Douglas Crets

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Giving Credibility to the Shadow Education System

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I had to share this comment I left with Dan over at Cloud Avenue, because I am hoping it can provoke some comments between me and him, and between me and some of the daily readers of this blog. Here you go:

Here is the comment.

Dan,

I have not finished reading this so far pretty good blog post, but I wanted to comment on this, because it really struck at something I have been thinking about in my work:

Adjuncting is more rewarding as all I have to do is teach, but I have to teach what the college systems tell me to teach, even if what they want taught is Firewall NG that was old in 2001.”

I had read the same article you link to, and I think you do an excellent job of putting meat on the bones of the broader issue. What your statement above makes me think is, “Imagine what the students must feel.” I wonder how many of your students are adults who take classes to refine their thinking, and then how many of those students say about how much of what is on offer broadly at the school is relevant to their everyday work lives, or even more importantly, their vision of what needs to happen in the industry in which they work?

I’ll take this to another layer: where is education a powerful and effective compound of entrepreneurial vision-making and the teaching of applicable skill sets?

It seems to me that the rise of online media and internet connectivity has created a disconnect between what we can imagine ourselves doing with certain skills, and then our ability to gain access cheaply and efficiently to routes to those skills. In a sense — and I traditionally work with K12 and not so much the professorial arena — that problem is much more dire in elementary and secondary education. Here you have kids locked into a system run by gatekeepers who are behind the curve and not as exposed as the students aer to potential, so a shadow education system emerges.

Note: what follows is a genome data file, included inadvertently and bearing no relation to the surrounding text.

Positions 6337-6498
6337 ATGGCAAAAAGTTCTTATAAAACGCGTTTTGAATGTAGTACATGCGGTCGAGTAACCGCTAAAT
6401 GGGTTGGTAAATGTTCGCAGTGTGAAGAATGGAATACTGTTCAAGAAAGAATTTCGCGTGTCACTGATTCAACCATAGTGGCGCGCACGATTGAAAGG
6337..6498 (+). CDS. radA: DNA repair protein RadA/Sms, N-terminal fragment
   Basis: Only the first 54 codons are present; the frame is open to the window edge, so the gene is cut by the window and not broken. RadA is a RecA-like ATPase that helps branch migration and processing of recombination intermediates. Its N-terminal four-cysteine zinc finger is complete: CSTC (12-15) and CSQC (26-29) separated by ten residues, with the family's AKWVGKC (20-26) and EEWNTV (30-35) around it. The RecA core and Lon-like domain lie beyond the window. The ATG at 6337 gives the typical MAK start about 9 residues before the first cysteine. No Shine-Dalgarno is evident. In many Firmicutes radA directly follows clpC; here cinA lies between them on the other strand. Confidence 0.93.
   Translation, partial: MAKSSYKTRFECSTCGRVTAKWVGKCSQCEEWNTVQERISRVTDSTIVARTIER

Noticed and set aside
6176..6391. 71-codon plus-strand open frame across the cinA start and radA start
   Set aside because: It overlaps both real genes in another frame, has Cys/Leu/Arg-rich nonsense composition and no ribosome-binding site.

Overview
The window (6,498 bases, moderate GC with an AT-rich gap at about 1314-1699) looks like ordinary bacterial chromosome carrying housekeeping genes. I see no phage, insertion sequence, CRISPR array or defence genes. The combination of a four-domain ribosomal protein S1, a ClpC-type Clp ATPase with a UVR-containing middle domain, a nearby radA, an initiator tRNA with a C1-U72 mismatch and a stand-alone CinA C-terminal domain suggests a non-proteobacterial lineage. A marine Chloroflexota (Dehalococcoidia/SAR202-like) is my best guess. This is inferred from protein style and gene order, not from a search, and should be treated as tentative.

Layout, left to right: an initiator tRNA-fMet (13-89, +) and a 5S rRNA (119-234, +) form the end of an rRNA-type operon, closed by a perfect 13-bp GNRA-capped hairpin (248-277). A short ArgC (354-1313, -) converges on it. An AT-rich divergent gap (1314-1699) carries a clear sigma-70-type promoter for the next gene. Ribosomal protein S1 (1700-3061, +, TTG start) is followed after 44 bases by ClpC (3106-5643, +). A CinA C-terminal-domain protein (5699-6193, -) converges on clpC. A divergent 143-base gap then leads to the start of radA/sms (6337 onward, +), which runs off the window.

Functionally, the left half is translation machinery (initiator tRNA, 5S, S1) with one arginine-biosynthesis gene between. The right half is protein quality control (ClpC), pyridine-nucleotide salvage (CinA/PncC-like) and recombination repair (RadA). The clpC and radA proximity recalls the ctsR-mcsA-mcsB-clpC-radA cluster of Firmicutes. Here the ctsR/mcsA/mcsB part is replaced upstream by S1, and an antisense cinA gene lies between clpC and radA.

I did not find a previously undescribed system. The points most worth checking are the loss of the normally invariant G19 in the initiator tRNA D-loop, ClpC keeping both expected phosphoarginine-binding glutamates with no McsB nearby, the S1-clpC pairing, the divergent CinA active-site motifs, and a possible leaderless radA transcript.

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3 Responses

  1. dan says:

    Dave,

    You do bring up a valid point, and one that requires as I said in the article, a complete rewiring of the system. I have friends who teach in K-12 and their frustration is something I hear about a lot. Limited by what they are forced to teach to students who are bored with the curriculum because they can just go “google it”, with teachers (no offense to anyone teaching in k-12) that are stuck between a rock and hard place, poorly designed curriculum followed by poorly developed school systems, maintained by a political/administrative process that rewards conformity rather than innovation.

    Are charter schools the answer? Home Schooling? In my mind though we just can’t afford the warehouse system in education up and down the process that we have today. This is going to provide serious opportunity for people who want to rewire the system, but only for those who can afford the bill that will go along with it.

  2. [...] post by Douglas Crets var addthis_language = 'en'; Filed under Uncategorized Northwestern University tries [...]

  3. Douglas Crets says:

    But how do we re-wire the system, while teachers feel they are under attack, and while budget pressures make administrators and teachers both feel like there is little positive in revamping and taking risk?

    In most industries, this would be the time to make the most far-reaching changes. But it seems that many in education will prefer to do battle with mainstream scepticism about the profession, rather than take a hands-on approach to rebuilding a new education system for current issues.

    What do you think?

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